The key returnee for the Eagles is junior forward Clement Carter. Carter shot 45.2 percent from the field while scoring 10 a game last season. Joining Carter in the frontcourt is senior center Ben Lambert, who totaled 48 blocks last year coming off of the bench. The backcourt will be anchored by sophomore point guard Dante Stiggers and senior Mario Myles. The most dangerous newcomer could be 6-foot-11 JuCo Geoffrey Brown, who is an intimidating big man for the Eagles.

Southern Miss kicks off the C-USA season by playing its first five games versus National Division opponents. Two of its final four games pit the Eagles against Tulane, which could be pivotal to the team’s conference tourney hopes. Expect an improved team from a year ago, but not a team ready to compete for a league title.

6. Houston Cougars (9-7, 18-15, 2nd)

Perhaps more than any other team in C-USA, the Cougars lost a boatload of talent from a year ago. Gone are four of the top five scorers from a year ago. The two veteran returning players are seniors Louis Truscott and Marcus Oliver. Truscott, a 6-foot-6 forward, averaged 13.4 points along with 9.3 rebounds per game last season, which was fifth best in the conference. While Truscott played in a multi-facet offense last season, Truscott must step up as the scoring leader this year. Complementing Truscott will be senior point guard Oliver. Oliver had a breakout C-USA Tournament, scoring 18.7 points and shooting 71.4% from downtown during three games. He provides leadership for a suddenly young Cougar team. The man in the middle will be 6-foot-11 senior Jeremee McGuire. McGuire provides Houston with a big, defensive presence and a proven rebounder and shot blocker. The Cougars are looking to have contributions from their four incoming freshman, along with sophomore Andre Owens, a transfer swingman from Indiana.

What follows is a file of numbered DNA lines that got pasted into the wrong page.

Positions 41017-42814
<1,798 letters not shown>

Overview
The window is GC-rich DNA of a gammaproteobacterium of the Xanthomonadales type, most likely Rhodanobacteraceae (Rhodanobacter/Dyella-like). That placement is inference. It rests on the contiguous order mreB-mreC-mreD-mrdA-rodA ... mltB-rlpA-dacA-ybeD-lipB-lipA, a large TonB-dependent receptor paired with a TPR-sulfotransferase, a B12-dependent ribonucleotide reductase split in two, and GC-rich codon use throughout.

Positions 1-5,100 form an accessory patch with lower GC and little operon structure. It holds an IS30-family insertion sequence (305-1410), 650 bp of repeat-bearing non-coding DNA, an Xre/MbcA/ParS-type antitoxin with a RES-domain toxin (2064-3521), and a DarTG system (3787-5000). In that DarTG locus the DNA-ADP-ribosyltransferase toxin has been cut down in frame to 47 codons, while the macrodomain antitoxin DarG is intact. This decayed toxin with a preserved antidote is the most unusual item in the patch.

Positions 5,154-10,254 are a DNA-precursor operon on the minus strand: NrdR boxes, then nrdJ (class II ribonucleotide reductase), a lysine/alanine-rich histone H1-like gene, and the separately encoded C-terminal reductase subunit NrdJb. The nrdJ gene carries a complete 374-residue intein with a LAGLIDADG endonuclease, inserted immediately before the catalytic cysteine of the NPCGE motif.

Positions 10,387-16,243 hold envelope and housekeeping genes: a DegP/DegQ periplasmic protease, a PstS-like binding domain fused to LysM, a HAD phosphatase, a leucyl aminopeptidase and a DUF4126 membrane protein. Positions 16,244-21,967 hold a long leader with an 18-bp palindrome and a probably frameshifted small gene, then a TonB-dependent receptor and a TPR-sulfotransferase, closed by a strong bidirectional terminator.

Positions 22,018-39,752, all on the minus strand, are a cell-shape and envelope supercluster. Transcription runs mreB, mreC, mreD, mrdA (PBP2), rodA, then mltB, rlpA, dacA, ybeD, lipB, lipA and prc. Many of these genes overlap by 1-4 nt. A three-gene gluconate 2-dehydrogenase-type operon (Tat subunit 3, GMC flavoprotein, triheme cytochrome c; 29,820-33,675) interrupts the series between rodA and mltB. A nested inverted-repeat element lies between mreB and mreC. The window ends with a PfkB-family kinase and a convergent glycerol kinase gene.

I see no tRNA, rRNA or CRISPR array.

While Houston avoids playing both Cincinnati and Marquette, they will struggle after finishing second in the National Division last season. Their Jan. 18 game with Memphis could be ugly as the Tigers will be looking to avenge the loss (in the C-USA Tourney quarters) that knocked them out of NCAA contention last season.

7. UAB Blazers (6-10, 13-17, T-4th)

UAB enters the 2002-2003 season a new head coach, Mike Anderson, along with new optimism. Sadly, the optimism will be long gone before the season is. The Blazers are coming off a 13-17 season, and lost six seniors from that squad. Not usually an equation that breeds success and will not here either.

For Anderson, his hopes will fall to his backcourt. Senior point guard Eric Bush and junior shooting guard Morris Finley hold the key to any Blazer success this season. Both have ability; Bush averaged 5.4 assists last year while Finley tallied 11.3 points per contest last season. The two must step up their games this season. In the paint, everyone form last year is gone. Basically the entire frontcourt is open for takers. Junior Sidney Ball, senior Cedric Davis and Lee Cobb are probably starters when the season tips off. Gabe Kennedy, a junior college transfer, is probably the top newcomer for Anderson and could provide help inside.

It is going to be a long first season for Anderson and his Blazers. The scheduling committee appears it wanted to remind the team of this by making UAB face Marquette, Cincinnati and Memphis to end the season. Not only will the season be long, after three bad defeats to end the year, the off-season will be long for UAB as well.

Reece Gaines, Louisville
Dwayne Wade, Marquette
Earl Barron, Memphis
Andre Brown, DePaul
Junior Blount, TCU
Jason Maxiell, Cincinnati

MVP: Reece Gaines

Newcomer of the Year: Marvin Stone, Louisville

Coach on the Hot Seat: James Green, Southern Miss.

Defensive Player of the Year: Andre Brown, DePaul

The upcoming season should be a great one for C-USA. The American Division is loaded; the National Division is definitely not. Louisville, Cincinnati and Marquette all must face each other twice. For college basketball fans, there may not be a better three-team race in any major conference this season that these three teams will put on display this winter. When it’s all said and down, expect the Louisville Cardinals and Rick Pitino to emerge on top.